There’s no day like Valentine’s Day to decide what your mission is in life. There’s something about love–true love–that brings out the best in people. When life isn’t about getting but about giving, when there’s a lack of entitlement and an offer of generosity, when there’s the gift of lending of yourself to honor another person, there is purpose and there is love.
We’ve spent the last four years chewing on our ten core values. From the beginning of this idea, it’s been engrained in my head that a true mission statement isn’t as much about passion as it is about life. Real life. True life. Life that rises when passions dwindle, life that sustains us when our feelings fade, life that stays close no matter what else is going on.
I’ve been a simple joy person from the get go. It doesn’t take much to make me smile, and it doesn’t take a lot to fuel my love tank. I’ve seen God in the big stuff, miracles, and extravagance but I’ve been honored most by His still sweet voice in the small stuff–where every day life is the miracle and His nurturing presence and kindness is more than available.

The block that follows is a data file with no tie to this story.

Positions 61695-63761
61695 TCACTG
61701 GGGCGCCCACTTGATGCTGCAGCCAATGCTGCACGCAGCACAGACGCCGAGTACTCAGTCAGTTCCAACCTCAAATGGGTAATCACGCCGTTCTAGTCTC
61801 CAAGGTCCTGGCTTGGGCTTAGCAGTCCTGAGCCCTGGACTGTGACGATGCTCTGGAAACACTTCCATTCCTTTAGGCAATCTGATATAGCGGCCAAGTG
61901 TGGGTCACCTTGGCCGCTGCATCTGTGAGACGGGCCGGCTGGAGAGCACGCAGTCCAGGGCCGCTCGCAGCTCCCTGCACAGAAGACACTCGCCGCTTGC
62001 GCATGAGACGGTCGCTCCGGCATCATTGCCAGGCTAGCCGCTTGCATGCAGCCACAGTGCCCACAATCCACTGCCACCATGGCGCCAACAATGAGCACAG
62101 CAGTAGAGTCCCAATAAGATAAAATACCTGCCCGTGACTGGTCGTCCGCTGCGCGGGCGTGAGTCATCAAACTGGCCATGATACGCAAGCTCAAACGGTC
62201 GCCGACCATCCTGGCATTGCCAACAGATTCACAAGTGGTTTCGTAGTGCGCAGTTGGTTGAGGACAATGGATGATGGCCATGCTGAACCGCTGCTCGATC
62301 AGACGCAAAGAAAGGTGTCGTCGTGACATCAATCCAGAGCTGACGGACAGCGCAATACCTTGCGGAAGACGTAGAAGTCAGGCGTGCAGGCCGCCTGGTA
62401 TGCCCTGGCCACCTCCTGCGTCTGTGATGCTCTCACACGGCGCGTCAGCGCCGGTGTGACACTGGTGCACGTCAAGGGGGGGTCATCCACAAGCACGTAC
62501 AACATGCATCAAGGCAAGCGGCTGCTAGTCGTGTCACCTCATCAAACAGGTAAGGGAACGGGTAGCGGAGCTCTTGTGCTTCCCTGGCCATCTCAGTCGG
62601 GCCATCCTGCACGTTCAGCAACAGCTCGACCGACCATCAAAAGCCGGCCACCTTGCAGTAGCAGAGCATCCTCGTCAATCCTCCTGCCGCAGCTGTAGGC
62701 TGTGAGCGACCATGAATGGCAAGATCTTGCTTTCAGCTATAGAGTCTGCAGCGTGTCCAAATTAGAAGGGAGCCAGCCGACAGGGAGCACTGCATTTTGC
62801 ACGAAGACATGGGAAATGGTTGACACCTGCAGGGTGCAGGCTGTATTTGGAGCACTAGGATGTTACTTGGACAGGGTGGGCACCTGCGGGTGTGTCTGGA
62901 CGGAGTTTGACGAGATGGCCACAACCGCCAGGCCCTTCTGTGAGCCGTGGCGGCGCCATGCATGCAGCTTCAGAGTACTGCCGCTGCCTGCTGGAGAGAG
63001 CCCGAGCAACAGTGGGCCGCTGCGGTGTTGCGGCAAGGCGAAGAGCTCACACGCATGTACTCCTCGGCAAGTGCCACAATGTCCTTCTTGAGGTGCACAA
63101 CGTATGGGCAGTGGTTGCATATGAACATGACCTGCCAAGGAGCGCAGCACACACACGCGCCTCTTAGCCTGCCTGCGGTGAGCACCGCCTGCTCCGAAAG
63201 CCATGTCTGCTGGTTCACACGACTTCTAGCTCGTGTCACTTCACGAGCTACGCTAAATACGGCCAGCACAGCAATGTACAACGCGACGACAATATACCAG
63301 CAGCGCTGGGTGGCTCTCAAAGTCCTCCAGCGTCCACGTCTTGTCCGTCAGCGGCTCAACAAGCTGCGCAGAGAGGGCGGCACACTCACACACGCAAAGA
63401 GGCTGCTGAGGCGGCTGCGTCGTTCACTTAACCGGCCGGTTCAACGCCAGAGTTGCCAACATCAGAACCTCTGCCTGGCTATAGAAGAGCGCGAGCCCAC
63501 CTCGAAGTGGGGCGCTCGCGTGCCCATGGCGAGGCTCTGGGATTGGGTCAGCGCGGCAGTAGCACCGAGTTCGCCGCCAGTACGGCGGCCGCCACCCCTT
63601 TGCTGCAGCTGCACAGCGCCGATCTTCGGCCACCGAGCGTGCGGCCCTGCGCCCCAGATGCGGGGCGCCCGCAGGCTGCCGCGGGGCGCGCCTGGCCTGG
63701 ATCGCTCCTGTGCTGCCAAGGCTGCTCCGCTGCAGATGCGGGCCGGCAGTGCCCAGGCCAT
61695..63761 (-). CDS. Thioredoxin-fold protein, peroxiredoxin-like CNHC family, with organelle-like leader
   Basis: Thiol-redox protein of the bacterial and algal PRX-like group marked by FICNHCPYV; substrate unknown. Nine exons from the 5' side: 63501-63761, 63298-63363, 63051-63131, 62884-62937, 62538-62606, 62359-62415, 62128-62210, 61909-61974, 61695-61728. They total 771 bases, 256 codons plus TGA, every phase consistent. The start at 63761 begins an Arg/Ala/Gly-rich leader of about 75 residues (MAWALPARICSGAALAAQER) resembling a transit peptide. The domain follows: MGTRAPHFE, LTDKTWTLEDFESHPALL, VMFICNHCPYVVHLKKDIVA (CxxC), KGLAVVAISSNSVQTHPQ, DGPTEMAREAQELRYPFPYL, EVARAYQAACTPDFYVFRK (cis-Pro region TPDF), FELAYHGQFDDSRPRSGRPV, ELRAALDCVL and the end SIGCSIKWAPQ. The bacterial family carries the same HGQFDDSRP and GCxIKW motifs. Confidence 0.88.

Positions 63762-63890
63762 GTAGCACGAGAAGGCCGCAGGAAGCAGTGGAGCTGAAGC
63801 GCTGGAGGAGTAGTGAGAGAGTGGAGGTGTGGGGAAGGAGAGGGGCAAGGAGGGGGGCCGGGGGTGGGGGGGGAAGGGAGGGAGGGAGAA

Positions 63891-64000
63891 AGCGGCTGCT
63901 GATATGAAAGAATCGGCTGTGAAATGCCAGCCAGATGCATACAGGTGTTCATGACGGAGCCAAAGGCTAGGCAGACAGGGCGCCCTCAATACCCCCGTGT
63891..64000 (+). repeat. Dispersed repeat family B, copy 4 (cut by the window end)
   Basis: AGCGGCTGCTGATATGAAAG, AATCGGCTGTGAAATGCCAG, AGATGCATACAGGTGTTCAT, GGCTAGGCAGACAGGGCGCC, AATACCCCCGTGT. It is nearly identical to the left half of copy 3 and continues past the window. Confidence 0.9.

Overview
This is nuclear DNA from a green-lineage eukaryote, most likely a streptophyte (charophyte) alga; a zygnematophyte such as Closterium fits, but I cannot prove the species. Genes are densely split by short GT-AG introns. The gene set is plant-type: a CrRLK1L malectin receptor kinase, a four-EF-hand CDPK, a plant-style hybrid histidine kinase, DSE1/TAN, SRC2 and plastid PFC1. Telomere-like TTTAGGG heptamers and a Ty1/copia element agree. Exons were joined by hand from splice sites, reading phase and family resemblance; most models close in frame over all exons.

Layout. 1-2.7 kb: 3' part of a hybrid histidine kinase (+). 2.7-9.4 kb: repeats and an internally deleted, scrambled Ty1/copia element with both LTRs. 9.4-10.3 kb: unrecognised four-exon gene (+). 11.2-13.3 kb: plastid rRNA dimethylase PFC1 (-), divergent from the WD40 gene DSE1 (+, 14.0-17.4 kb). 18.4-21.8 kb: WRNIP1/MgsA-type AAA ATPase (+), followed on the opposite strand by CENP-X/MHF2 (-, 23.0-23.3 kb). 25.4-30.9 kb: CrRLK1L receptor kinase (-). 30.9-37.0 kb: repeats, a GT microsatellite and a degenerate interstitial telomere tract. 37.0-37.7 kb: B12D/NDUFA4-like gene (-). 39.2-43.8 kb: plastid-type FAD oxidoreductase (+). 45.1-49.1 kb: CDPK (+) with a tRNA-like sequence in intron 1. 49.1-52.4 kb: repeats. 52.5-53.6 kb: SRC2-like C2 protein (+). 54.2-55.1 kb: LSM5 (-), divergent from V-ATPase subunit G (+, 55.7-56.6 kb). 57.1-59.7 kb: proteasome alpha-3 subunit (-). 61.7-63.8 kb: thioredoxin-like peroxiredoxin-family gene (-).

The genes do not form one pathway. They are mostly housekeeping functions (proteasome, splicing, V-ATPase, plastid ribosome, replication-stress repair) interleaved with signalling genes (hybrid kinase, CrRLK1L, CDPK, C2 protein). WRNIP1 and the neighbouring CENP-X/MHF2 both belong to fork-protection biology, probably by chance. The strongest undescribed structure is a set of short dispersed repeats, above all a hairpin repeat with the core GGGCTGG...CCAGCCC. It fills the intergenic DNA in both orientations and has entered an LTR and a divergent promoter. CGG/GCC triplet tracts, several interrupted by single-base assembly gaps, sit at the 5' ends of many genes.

When it came to raising a family, that was my hope. The small stuff. Make sure the small stuff is present and covered. If the big stuff comes, let it come. But His presence has always been and always is most saturated in the intimate spaces of the heart.
And so, as we’ve developed these core values and are still working on them (cause that will be a lifetime’s mission and maturity as this love has it’s way in us), we’ve simplified our family’s lifeline into one statement.
I’ll keep posting as we finish up our process on displaying our new nursery rhyme of a mission of statement. I think it exemplifies our personalities perfectly, it gives us the freedom to give generously, and it keeps division at bay. Who in the world could be against simplicity, freedom, love, and good deeds? I think that’s a mission worth living.